Each song's laborious pace astutely raises the stakes of “When Silence Grows Venomous”, layering each element onto its initial framework like a lattice wrapped in vines until its metal is invisible due to its envelopment. As the lyrics describe paranoia nurtured in isolation and misanthropy, the protagonist's own destructive machinations wrap him in a world of his own delusions and twist their tendrils to warp his once-firm sense of reality. Capturing the essence of enduring seasonal affective disorder on a yearly basis, “Autumn State” describes the emptiness of consolidating one's life back into the confines of the hibernating months. The outside becomes dangerous, shelter becomes too isolating, and adventure disappears to the routine of existing in a near dormancy, awaiting the silent world around you to emerge, bustling with life again after these treacherous months. This sort of systemic annual routine becomes imprisoning as cabin fever wills you into derangement, a constant niggling background process of the mind chips away at your every nerve and eventually overcomes your mask of normalcy. An inescapable repetition leaves you brimming with doubts, regrets, and distracts your mind with passed potentialities. Soliloquium's lyrics explore this seasonal depression astutely in a deeply personal journey rather than a clinical exercise. The manipulation one's mind is exposed to in this circumstance is written in incredibly relatable lyrical stanzas with a strong understanding of the very common themes of mental anguish and insanity that permeate death, doom, and post-metal songs across the board. It is fitting that a band describing seasonal captivity and the way it can manipulate one's mind in such a visceral and personal way would be from a city best known for a captivity-based mental disorder.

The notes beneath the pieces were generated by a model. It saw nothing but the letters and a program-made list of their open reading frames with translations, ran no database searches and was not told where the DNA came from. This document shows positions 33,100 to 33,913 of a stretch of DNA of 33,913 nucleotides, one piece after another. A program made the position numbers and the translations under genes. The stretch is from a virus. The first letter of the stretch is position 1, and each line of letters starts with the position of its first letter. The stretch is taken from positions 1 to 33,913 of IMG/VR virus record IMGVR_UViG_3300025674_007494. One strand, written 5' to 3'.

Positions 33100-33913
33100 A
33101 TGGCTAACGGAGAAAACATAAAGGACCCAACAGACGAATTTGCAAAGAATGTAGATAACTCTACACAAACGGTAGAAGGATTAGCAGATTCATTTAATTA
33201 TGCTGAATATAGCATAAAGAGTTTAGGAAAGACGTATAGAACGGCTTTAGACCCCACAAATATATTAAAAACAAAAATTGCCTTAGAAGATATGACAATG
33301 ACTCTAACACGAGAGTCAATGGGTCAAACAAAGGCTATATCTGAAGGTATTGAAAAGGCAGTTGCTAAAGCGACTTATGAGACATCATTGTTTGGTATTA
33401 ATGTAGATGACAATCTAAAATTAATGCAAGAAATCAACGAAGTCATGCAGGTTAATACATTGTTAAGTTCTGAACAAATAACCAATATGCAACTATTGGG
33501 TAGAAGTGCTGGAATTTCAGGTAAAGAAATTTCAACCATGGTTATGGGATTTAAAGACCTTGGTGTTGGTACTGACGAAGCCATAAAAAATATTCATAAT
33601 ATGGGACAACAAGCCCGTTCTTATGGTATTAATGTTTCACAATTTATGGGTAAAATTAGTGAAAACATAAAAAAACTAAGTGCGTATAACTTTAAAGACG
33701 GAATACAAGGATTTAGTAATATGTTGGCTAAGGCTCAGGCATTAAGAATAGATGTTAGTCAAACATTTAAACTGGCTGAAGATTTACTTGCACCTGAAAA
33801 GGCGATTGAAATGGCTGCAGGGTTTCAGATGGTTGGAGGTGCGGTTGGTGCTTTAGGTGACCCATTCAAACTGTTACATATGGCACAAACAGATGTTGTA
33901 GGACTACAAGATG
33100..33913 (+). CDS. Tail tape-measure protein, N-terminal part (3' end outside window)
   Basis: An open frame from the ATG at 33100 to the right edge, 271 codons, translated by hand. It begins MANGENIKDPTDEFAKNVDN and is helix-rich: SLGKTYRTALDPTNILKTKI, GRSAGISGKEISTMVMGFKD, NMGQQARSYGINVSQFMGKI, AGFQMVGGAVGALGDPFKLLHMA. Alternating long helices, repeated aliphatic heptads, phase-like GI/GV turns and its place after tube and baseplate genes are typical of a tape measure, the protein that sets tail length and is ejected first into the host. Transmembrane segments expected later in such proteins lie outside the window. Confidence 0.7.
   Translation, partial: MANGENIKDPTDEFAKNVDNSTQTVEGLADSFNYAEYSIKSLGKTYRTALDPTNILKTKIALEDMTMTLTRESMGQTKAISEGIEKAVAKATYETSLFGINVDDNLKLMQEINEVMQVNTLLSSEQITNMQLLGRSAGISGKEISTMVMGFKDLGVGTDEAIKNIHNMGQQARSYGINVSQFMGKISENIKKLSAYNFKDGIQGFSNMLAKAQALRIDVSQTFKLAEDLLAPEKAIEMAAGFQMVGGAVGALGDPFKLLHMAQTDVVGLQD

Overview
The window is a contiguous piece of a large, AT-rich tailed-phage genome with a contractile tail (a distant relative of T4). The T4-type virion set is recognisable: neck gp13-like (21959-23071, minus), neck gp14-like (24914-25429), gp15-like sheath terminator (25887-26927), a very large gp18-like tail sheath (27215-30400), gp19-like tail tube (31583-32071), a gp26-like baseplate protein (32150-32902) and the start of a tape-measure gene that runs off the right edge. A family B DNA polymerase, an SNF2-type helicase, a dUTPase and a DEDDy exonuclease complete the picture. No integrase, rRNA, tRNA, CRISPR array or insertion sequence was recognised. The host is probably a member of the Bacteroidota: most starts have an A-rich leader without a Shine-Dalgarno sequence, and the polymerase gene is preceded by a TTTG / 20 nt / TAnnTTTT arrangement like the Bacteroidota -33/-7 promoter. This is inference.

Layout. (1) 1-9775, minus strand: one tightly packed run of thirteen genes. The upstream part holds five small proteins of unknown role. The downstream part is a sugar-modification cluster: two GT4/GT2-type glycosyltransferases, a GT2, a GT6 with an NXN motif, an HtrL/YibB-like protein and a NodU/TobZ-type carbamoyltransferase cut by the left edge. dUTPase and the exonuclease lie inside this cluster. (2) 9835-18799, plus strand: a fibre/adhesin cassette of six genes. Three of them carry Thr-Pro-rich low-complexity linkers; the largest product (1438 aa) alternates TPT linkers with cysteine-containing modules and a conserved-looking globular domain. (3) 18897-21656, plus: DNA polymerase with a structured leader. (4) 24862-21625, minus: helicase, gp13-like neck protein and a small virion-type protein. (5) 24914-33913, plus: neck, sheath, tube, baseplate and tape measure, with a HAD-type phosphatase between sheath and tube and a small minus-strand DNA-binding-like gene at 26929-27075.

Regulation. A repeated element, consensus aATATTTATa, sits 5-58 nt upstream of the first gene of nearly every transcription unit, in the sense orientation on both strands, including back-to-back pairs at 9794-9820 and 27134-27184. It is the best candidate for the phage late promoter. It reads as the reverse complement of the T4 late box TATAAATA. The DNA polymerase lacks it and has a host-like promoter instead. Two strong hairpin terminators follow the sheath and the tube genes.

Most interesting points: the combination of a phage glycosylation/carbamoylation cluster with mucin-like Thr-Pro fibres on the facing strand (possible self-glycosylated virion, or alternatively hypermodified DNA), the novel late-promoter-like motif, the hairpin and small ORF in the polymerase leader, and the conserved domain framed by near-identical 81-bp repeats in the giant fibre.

In all, Soliloquium's first demo, “When Silence Grows Venomous” is an introduction to a band that genuinely understands what it wants to impart on its listeners, shows an aptitude for constructing well-rounded songs that undulate and transition smoothly, and needs to only work on making the production live up to the other strengths already shown as this band goes forward.